StartupVille was looking for a good support guy. They had a solid software product and they’d convinced a small number of companies to buy it. These companies would call in and ask for assistance.
Sound familiar? It should, because supporting software packages is what I did for the first four years of my career, back when I was with SoftwareCompany. This particular package centered around configuration management. You can read the wikipedia page about CM solutions if you’re interested in learning more on this topic — I won’t get into it here.
At any rate, up until I was hired, the engineering staff fielded these calls directly, and it was a burden on them. So I took control of all customer requests, and began to build out infrastructure to audit and manage the incoming tickets. This was my primary job function and it wasn’t all that bad because the workload was reasonable. Instead of fighting the goblin horde, I faced off against a small pack of maybe five. Totally manageable for a high-level warrior like me.
As an added bonus, I’d already acquired most of the skills I needed to be successful in this role so there was virtually no training ramp-up like either of my first two jobs. I hit the ground running, more or less — my second week there, I was already talking to a few end-users and resolving problems. It was an absolute relief to not have to do more Matrix-style knowledge uploads into my brain.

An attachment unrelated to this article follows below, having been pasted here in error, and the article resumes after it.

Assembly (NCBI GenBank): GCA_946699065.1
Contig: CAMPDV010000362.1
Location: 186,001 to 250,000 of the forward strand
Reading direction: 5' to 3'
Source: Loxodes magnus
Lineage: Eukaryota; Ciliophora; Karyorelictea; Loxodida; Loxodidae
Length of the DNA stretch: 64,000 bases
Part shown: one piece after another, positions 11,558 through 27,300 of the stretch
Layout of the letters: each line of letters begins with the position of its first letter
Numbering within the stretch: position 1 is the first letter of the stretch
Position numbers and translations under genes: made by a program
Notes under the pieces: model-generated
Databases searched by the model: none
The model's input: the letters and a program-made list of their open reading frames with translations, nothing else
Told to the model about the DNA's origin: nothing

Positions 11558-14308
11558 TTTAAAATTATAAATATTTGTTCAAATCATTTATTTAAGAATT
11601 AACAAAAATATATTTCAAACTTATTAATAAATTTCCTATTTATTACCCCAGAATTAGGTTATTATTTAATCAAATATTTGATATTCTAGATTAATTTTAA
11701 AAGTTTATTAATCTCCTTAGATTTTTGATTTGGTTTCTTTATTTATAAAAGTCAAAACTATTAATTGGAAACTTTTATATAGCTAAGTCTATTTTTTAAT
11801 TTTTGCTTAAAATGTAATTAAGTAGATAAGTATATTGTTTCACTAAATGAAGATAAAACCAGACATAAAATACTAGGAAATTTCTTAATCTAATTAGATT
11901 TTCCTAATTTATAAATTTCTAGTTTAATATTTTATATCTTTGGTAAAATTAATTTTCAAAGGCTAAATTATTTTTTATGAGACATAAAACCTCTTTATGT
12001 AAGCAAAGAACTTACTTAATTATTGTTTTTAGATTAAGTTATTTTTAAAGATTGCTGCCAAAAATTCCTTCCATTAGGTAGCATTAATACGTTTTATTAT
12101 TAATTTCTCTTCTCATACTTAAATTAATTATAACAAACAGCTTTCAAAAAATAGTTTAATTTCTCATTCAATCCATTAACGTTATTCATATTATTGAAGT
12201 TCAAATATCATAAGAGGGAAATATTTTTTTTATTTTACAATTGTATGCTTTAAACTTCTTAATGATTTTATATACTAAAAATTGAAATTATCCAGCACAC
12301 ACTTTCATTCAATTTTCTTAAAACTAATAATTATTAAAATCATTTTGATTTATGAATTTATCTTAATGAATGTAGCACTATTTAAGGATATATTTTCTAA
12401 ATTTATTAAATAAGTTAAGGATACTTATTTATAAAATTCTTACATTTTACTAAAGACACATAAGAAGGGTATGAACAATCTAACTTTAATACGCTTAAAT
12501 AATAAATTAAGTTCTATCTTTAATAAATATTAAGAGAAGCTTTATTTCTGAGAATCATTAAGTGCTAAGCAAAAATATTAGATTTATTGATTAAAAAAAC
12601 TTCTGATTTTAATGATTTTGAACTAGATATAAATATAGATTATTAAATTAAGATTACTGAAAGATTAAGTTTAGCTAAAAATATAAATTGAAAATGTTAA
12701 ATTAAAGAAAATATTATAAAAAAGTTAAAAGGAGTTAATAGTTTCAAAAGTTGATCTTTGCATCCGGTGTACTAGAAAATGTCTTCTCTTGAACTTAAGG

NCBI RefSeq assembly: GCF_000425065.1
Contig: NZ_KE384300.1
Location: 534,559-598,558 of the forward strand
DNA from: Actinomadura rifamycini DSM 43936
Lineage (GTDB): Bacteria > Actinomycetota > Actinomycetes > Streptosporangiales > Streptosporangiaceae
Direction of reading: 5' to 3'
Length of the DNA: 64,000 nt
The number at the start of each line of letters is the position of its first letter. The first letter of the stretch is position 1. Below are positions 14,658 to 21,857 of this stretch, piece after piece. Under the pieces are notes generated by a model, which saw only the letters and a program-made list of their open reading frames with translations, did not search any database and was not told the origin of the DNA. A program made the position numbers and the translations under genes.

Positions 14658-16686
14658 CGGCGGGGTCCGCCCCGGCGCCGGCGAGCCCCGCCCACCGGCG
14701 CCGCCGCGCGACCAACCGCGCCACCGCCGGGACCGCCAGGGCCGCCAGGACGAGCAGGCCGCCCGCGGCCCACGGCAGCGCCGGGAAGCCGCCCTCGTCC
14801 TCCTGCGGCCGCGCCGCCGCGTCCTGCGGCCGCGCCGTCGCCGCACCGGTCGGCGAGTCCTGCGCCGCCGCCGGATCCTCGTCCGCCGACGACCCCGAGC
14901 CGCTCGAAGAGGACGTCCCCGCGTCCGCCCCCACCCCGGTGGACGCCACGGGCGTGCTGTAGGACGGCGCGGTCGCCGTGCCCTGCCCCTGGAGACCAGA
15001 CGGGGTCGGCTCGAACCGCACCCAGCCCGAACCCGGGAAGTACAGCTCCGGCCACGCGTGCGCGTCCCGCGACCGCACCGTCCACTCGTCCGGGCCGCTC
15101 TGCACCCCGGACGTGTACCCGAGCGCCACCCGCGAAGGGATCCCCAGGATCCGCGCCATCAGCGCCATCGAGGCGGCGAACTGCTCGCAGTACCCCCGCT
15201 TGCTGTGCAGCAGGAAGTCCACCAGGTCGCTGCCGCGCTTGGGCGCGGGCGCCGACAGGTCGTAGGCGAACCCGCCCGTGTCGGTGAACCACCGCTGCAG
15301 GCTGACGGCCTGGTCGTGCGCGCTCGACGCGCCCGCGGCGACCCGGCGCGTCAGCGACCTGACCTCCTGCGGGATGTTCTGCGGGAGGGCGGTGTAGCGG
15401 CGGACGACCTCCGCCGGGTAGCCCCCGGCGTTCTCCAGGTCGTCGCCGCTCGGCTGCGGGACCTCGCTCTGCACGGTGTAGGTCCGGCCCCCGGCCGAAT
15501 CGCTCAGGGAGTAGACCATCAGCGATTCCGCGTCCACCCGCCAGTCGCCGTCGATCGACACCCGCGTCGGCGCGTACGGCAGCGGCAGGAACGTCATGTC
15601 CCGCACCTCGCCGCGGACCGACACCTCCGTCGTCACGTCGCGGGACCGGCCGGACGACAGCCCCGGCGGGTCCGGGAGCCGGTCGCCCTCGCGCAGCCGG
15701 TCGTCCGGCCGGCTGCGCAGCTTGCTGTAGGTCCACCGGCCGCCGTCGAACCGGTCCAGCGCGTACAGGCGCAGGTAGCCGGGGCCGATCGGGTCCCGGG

Also, because StartupVille was, of course, a startup company, everyone was asked to be a little bit flexible in their function. You know the whole hat analogy in the business world — we put on a different one, and suddenly, viola! We’re doing a different job.
This was a good development for me personally. I spent some time working with our quality assurance team, filled in as a sales engineer for brief periods of time, and provided feedback on the future direction of the software. On two occasions that year, I traveled to a client site to resolve a dicey issue.
Although I wore a lot of hats, none of them felt all that heavy. Best of all, I was allowed to remove them whenever I wanted.
Functionally, I think that this is as good as it gets, for an office job.
Hindsight hasn’t changed that initial opinion a bit.